–Gregg Sangillo, Aug 06, 2019
Here’s a factoid you might not know: immigrants are much more likely than US-born adults to start their own businesses. According to the nonprofit National Immigration Forum, the entrepreneurship rate for immigrants in a given month in 2016 was twice that of US-natives.
In her recent doctoral dissertation, Antoaneta “Toni” Tileva takes a closer look at small immigrant businesses in the DMV area. What she found is a group of industrious individuals, unafraid to forge into a wide variety of entrepreneurial endeavors.
“People often think of immigrants and just say, ‘Oh, they’ll go into food business, construction, or daycare.’ But you find people who want to start event planning businesses, successful t-shirt design businesses, graphic design businesses, Internet service providers, and art cafés,” she says. “I’ve just seen a lot of creative enterprises.”
Tileva studied three immigrant spaces: a farmers’ market in Takoma Park, Maryland, variety stores in Mount Rainier, Maryland, and a women’s entrepreneurship program in Falls Church, Virginia. The immigrants typically came from places like El Salvador, Honduras, Mexico, and Ethiopia, though she did not categorize them by country of origin. Her research provides a broader look at the local immigrant business experience.
Upon starting this project, Tileva learned that many immigrants are reticent and guarded in today’s tense political climate. She realized that simple survey-interrogation research had limitations. Instead, she took a combined approach—asking questions, but also immersing herself in immigrant spaces.
“I thought, ‘I can do participant observations.’ Just going into the stores and seeing and observing for myself. But then I could still interview entrepreneurs and many people involved in those businesses,” she says. “It was kind of pragmatic. It enabled me to get data from both these methods.”
Tileva found that while local immigrants do incredible work, they face significant roadblocks to opening and running businesses. If they’re working with a nonprofit, it often means being forced to enter extensive training programs, devise business plans, and follow uniform guidelines that might not be appropriate for each specific business. Tileva questions the efficacy of many of these regulations, and she thinks immigrants are hamstrung by red tape.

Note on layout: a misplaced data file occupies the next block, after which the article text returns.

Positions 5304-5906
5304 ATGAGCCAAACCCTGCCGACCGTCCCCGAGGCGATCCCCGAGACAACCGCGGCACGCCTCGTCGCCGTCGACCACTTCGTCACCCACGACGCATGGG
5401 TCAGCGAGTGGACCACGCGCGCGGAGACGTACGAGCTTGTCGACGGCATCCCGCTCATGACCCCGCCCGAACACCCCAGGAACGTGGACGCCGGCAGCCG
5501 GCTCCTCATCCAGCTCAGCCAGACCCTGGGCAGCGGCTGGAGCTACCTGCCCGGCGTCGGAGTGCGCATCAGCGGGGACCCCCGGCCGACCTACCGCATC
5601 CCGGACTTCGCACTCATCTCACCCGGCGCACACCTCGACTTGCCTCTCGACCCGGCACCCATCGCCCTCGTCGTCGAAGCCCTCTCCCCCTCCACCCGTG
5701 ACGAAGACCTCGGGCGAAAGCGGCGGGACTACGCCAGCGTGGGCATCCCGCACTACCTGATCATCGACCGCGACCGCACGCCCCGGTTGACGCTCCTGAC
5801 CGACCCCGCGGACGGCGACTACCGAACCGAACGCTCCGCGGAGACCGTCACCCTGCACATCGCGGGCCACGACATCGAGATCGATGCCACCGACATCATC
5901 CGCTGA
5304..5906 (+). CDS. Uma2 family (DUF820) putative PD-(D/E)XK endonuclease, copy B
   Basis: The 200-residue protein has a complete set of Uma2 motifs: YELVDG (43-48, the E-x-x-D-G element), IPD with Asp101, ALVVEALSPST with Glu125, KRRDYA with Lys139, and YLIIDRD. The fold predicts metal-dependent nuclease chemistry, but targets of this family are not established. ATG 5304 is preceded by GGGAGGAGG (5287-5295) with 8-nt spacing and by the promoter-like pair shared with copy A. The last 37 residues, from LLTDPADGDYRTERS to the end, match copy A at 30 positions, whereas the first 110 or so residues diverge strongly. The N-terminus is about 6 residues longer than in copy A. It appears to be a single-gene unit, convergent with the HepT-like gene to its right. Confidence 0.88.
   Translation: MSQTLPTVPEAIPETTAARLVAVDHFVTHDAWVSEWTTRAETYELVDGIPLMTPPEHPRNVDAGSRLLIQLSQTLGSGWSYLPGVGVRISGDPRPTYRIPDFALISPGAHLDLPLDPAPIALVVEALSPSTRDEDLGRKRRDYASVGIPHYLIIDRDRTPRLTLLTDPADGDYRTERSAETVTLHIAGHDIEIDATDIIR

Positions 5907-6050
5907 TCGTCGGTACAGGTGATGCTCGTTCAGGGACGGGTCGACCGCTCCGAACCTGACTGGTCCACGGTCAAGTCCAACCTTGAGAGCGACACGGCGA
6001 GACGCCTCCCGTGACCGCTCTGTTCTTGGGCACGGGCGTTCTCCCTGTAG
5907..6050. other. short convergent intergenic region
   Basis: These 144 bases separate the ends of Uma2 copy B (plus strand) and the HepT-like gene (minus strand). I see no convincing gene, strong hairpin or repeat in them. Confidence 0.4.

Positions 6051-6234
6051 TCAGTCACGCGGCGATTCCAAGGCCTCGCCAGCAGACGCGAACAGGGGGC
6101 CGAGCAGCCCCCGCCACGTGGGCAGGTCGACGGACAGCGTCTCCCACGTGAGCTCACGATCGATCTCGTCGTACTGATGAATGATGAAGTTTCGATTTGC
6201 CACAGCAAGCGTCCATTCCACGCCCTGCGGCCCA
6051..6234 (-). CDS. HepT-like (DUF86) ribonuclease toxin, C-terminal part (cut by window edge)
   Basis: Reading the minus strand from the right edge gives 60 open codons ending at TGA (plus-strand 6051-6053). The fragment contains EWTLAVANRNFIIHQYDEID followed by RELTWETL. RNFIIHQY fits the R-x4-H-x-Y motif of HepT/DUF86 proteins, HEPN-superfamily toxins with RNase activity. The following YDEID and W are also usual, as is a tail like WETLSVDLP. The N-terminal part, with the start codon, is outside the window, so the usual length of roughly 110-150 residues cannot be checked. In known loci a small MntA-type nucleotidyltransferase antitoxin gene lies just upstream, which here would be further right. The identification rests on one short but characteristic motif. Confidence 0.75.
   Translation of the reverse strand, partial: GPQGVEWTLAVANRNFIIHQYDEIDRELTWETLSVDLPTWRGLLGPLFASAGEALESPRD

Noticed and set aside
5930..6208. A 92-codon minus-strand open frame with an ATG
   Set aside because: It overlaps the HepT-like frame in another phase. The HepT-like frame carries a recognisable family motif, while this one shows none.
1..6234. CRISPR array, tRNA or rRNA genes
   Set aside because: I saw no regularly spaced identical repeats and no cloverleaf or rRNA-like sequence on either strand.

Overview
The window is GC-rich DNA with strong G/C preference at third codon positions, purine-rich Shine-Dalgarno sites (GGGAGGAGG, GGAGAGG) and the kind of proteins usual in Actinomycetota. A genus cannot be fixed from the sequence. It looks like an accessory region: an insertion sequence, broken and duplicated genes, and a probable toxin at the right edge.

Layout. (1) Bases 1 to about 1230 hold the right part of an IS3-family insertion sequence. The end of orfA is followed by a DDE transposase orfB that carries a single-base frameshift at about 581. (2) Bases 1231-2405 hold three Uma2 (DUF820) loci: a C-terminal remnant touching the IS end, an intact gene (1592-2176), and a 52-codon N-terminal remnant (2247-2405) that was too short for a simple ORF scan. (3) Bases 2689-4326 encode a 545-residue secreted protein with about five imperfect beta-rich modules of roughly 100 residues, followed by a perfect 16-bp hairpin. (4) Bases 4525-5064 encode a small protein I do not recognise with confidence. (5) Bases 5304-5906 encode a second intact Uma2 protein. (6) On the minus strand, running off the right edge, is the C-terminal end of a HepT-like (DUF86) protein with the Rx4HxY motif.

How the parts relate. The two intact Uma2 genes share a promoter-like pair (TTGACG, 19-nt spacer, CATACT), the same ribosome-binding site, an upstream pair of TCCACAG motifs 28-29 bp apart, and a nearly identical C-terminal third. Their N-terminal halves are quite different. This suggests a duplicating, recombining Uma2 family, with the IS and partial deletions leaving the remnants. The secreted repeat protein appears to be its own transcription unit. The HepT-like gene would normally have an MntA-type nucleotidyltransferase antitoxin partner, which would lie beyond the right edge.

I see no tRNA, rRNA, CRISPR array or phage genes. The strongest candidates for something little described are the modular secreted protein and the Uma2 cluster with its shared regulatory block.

“There are tremendous barriers of entry to becoming an entrepreneur. And these barriers of entry don’t really have to be there. I’m saying, ‘Why are they there? Why is there this need for this orderliness?’” she says.
That need for “order,” she says, is very much a neoliberal economic fixation. By default, it leads to greater control of public spaces. In some neighborhoods, there’s a lot of rhetoric about “cleaning up spaces” or active opposition to businesses that residents think “look trashy,” she says.
But small immigrant businesses often rely on a more informal, less orderly structure that suits their customers, and helps ingratiate them in the community. For instance, the farmers’ market she observed, unlike many grocery stores, has tables where people can sit.
“It’s a much more communal space than people would see in a ‘normal farmers’ market.’ And there isn’t that impetus that you have to spend money,” she says. “There are moms and kids who are just hanging out. It’s just a place for people to be together.”